We have to distinguish between what is right for us, as individuals, and what is right for the Church. We are free to minister to whomever we might feel led to minister. We do not have to minister to everyone equally. We can minister to the homeless, developmental disabled, or to Eskimos. However, it is another thing to insist that the Church must minister to one particular group of people. In fact, Scripture even argues against showing favoritism:
· My brothers, as believers in our glorious Lord Jesus Christ, don't show favoritism… If you really keep the royal law found in Scripture, "Love your neighbor as yourself," you are doing right. But if you show favoritism, you sin and are convicted by the law as lawbreakers. (James 2:1, 8-9; NIV)
Although James had used the poor as his example, this same principle applies across the board to people of different races, nationalities, languages, and skin colors. Nevertheless, we do discriminate when it comes to categories where the Bible demands that we discriminate – choosing elders and deacons, judging between guilt and innocence, and even according to age.
Let me give you another example where what might be right for us, might not be right for the Church. We are free to eat whatever we want and to opt for vegetarianism. However, we do not have the freedom to impose vegetarianism upon the Church or to impose anything else that Scripture does not impose (Romans 14:1-4; Colossians 2:16-17):
· The Spirit clearly says that in later times some will abandon the faith and follow deceiving spirits and things taught by demons…They forbid people to marry and order them to abstain from certain foods, which God created to be received with thanksgiving by those who believe and who know the truth. (1 Timothy 4:1-3)
While, I can abstain from certain foods, I cannot impose my preference on the Church. Likewise, if someone feels led to not marry, this is entirely acceptable as long as he does not impose this on others, as if it is God’s Word.
Let’s apply this to racial division. A racial specialist spoke at our church and insisted that racial reconciliation depended upon racial preference. He claimed that we should chose church leaders and elders based upon race in order to compensate for the depravations that people of color (POC) have experienced in the past.
I can appreciate his concern. I too am deeply grieved that we remain racially divided and long to see Jesus’ prayer for oneness and unity (John 17:20-23) fulfilled. I also long to show the world what Christ can accomplish in terms of breaking down the barriers.
Personally, I even feel led to “discriminate” in favor of POC. I try to make a special effort to greet them warmly, even as I pass strangers on the street. However, my preference should not be made into Church law. It shouldn’t be made into another entitlement, where one group demands ministry from the Church over another group.
I want to be able to give freely, as I feel led, without it being imposed upon me as a requirement. I do not want to be robbed of my joy of giving, even less to be required to give, because my alleged guilt and complicity with a “racist system” has made this an obligation.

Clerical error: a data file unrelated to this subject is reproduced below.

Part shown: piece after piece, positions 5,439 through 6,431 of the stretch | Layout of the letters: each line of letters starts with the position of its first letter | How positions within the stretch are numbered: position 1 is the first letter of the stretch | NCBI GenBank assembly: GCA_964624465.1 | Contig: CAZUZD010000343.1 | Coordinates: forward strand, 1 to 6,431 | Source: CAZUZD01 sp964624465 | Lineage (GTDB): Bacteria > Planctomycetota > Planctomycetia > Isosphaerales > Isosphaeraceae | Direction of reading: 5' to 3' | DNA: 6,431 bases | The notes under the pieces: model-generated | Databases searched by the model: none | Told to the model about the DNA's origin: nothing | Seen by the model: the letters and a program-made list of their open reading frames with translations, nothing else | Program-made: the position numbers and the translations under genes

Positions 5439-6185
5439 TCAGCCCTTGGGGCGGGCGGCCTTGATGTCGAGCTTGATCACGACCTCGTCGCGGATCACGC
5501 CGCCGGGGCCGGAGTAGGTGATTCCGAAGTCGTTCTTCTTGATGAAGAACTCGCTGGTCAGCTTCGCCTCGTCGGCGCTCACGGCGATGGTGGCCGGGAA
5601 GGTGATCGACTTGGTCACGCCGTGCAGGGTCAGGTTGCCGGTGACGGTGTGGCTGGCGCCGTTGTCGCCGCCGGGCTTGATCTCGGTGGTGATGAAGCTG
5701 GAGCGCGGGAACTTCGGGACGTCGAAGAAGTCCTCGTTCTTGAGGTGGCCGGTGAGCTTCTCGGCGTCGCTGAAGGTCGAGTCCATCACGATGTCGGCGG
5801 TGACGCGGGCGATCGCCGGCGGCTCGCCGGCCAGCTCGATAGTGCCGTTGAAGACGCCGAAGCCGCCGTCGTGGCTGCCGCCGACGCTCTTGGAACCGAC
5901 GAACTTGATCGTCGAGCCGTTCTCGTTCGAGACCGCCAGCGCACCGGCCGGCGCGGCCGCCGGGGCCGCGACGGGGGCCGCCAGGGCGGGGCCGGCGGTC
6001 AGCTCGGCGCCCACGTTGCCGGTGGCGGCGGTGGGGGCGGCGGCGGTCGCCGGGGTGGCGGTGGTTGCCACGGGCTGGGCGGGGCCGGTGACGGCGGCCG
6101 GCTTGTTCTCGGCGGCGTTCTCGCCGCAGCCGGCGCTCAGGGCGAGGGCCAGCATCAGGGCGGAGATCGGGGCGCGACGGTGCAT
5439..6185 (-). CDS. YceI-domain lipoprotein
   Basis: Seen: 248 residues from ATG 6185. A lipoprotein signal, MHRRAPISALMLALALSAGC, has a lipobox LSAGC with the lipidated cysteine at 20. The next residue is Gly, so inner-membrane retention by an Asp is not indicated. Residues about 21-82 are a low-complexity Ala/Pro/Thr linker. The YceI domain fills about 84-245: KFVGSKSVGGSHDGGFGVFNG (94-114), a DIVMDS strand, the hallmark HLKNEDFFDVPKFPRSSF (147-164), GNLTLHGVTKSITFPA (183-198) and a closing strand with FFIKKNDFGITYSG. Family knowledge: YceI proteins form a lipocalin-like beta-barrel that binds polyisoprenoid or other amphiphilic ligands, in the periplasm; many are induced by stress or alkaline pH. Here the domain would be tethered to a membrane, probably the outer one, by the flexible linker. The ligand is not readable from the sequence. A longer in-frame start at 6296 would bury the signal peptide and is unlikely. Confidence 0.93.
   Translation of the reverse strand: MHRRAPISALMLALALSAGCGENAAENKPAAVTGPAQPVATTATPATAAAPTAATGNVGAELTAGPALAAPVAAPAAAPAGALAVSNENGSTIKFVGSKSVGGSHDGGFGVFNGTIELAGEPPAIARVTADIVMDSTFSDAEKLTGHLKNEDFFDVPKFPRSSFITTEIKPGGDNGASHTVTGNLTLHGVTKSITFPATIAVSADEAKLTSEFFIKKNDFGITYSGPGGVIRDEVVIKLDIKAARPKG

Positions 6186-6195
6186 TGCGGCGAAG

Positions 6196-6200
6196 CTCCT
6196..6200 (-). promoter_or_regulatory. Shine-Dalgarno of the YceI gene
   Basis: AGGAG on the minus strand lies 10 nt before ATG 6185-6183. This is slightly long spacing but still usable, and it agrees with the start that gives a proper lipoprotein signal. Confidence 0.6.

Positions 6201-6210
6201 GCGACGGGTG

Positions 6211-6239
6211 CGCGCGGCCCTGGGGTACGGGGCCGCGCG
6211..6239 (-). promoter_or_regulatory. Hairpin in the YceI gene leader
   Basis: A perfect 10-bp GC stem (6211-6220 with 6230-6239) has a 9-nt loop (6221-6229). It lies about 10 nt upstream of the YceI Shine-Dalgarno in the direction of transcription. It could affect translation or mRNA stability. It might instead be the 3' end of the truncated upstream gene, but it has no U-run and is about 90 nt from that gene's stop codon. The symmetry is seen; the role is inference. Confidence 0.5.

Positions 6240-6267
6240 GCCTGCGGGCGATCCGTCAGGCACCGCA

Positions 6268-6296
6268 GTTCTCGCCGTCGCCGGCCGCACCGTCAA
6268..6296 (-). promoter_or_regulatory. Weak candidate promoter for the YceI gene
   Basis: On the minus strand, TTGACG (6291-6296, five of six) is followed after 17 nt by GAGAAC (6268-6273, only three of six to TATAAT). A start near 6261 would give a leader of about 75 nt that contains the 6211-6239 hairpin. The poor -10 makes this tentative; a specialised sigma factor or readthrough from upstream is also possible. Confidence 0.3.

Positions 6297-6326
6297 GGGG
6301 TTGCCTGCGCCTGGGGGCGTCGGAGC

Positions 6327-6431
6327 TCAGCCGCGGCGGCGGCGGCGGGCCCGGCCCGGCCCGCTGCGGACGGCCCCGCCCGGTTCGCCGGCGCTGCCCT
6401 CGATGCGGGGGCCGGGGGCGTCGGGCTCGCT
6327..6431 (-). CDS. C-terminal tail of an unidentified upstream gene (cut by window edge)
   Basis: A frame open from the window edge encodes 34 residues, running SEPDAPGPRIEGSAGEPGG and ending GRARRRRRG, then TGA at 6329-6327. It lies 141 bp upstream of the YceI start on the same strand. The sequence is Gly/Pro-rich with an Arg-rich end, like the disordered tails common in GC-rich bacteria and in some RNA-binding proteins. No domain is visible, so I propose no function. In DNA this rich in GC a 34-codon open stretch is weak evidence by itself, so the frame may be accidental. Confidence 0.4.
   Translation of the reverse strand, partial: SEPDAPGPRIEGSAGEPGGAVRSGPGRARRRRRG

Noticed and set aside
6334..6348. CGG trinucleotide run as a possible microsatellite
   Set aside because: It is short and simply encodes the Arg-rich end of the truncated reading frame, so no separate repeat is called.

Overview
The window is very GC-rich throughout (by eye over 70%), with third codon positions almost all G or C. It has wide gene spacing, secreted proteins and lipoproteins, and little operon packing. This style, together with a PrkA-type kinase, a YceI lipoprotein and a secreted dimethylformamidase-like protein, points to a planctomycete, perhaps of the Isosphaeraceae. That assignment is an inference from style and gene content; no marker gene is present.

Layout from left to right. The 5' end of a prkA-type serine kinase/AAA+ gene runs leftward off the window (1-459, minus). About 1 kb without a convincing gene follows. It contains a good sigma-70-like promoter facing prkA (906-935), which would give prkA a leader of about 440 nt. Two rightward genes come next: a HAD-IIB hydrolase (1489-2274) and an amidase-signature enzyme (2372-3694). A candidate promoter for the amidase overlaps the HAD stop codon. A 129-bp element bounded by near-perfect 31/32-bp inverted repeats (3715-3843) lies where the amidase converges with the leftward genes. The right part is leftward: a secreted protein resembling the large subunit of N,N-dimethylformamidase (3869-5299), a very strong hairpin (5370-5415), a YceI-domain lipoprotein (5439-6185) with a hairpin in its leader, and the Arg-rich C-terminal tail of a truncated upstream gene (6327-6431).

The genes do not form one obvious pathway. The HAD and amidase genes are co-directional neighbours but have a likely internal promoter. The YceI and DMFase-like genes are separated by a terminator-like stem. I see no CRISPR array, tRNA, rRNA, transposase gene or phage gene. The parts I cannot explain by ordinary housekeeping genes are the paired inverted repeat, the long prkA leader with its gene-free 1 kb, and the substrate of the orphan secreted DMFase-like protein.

This would institute racial discrimination as the norm, replacing our equality in Christ:
· You are all sons of God through faith in Christ Jesus, for all of you who were baptized into Christ have clothed yourselves with Christ. There is neither Jew nor Greek, slave nor free, male nor female, for you are all one in Christ Jesus. (Galatians 3:26-28)
To institute racial preferences into the Church would undermine our unity in Christ. Besides, it is just another form of racism – reverse racism. Shouldn’t we instead return to M.L. King’s ideal to not judge others according to the color of their skin! Racism only begets more racism.
Nevertheless, if we are guilty of this sin, we must confess and repent. All forms of reconciliation require no less than this. Consequently, I applaud the fact that the Southern Baptists have confessed their guilt in regards to segregation. I think that many other parties also need to confess their guilt. However, guilt is not the exclusive property of just one skin color. Biblically, we are all required to examine ourselves (1 Cor. 11:28-32), a truth that is often neglected.
However, the concept of “white privilege” or guilt-by-skin-color has entered the Church, requiring whites to privilege POCs because of their alleged sins. However, guilt-by-skin-color is not a Biblical concept. Instead, it is a concept that violates Biblical teachings.
Consequently, I charged the racial specialist of importing racial standards into the Church against Scripture. However, he could not justify this Biblically. Why not? His solution is not a Biblical solution but a failed progressive solution, one that seems to have actually contributed to the increasing racial divide.
What is the Biblical solution? In love, maintaining the unity of the Spirit bought by the blood of Christ, in whom we are all one:
· Make every effort to keep the unity of the Spirit through the bond of peace. There is one body and one Spirit-- just as you were called to one hope when you were called--one Lord, one faith, one baptism; one God and Father of all, who is over all and through all and in all. (Ephesians 4:3-6)